Designing the Human Interface
This is a summary of Chapter 13 of the George, Batra, Valacich, and Hoffer textbook titled
Object-Oriented Systems Analysis and Design, second edition, published by Prentice Hall. The
chapter is Designing the Human Interface.
Chapter 13 describes in detail the components of and design principles for the human-computer
interface. This interface includes forms, reports, dialogues, and interfaces.
The creation of forms and reports is an integral part of the systems design phase of the systems
development lifecycle (SDC). In the systems design phase, a design on paper is converted into a
working model. A prototype is developed and tested, and a design specification document is
created. This document contains the characteristics of system and user requirements, form and
report design, and performance testing and usability assessment.
Forms and reports should follow specific design guidelines that specify presentation, overall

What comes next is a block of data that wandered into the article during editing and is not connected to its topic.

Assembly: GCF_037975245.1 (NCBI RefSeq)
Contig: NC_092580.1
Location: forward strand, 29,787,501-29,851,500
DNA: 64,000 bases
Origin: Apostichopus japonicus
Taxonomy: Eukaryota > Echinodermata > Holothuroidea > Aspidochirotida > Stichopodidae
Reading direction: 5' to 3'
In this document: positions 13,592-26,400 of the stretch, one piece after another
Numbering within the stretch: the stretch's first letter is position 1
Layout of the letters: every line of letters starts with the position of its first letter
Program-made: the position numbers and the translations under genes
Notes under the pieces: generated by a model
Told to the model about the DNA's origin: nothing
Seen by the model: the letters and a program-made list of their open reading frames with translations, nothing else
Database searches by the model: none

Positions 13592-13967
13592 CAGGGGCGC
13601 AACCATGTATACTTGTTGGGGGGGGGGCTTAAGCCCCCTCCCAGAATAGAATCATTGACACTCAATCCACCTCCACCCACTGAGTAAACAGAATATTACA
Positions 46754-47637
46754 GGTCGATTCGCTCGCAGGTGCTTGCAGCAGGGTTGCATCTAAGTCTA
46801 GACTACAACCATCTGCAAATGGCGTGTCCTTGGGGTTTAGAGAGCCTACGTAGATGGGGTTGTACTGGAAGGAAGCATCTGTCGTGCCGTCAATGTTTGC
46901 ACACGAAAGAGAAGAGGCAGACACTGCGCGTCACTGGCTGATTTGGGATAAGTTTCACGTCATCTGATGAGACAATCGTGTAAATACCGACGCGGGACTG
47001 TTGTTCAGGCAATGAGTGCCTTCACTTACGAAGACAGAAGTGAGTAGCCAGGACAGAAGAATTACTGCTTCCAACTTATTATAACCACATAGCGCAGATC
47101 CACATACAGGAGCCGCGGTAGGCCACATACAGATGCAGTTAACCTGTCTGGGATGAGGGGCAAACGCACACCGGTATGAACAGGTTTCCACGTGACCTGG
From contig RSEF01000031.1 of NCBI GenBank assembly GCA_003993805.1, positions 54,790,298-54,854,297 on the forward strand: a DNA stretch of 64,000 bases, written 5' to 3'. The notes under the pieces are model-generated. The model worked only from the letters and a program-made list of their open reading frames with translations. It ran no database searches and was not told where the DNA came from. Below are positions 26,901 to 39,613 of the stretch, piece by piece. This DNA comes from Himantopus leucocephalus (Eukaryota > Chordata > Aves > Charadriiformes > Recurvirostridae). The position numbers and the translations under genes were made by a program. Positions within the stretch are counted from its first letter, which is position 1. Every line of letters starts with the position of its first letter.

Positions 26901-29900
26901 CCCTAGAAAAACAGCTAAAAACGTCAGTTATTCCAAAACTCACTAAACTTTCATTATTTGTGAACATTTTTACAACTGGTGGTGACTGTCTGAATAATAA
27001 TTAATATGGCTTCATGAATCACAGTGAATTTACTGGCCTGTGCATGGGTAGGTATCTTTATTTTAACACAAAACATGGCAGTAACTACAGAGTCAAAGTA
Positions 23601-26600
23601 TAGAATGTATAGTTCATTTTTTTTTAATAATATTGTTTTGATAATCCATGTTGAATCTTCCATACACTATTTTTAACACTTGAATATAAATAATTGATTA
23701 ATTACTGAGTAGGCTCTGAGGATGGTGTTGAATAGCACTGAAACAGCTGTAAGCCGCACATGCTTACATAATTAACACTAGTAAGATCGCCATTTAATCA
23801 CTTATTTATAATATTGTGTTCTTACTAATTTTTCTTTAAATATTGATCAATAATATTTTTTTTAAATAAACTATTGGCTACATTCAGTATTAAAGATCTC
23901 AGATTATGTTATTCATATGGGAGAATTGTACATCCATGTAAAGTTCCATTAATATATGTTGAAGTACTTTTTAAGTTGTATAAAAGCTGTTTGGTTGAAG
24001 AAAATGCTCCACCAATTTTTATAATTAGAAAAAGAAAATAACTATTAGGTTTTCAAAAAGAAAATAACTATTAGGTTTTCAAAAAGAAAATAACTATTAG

layout, text formatting, and use of lists and tables. For example, the general guidelines for text
formatting may include correct spelling, appropriate punctuation, minimal use of abbreviations, no
hyphenation of words between lines, appropriate spacing between paragraphs, and meaningful
headings for tables and lists.
In this chapter, you also will learn how to design interfaces and dialogues. An interface design is
a prototype-based iterative design that is completed only after usability assessment and final
refinements to the prototype. There are general guidelines for an interface design that deal with
structuring and navigation. Always remember to keep the interface design easy and simple
because complex designs, hidden links, and errors frustrate users!
Dialogues are another common component of human-computer interaction. For dialogue design,
you can apply guidelines similar to those for interfaces. Again the cardinal rule for forms, reports,
interfaces, and dialogues is simplicity.
In summary, Chapter 13 provides an introduction to the area of human-computer interface
design. Several techniques for designing forms, reports, and dialogues are also discussed.
This concludes the summary of Chapter 13.
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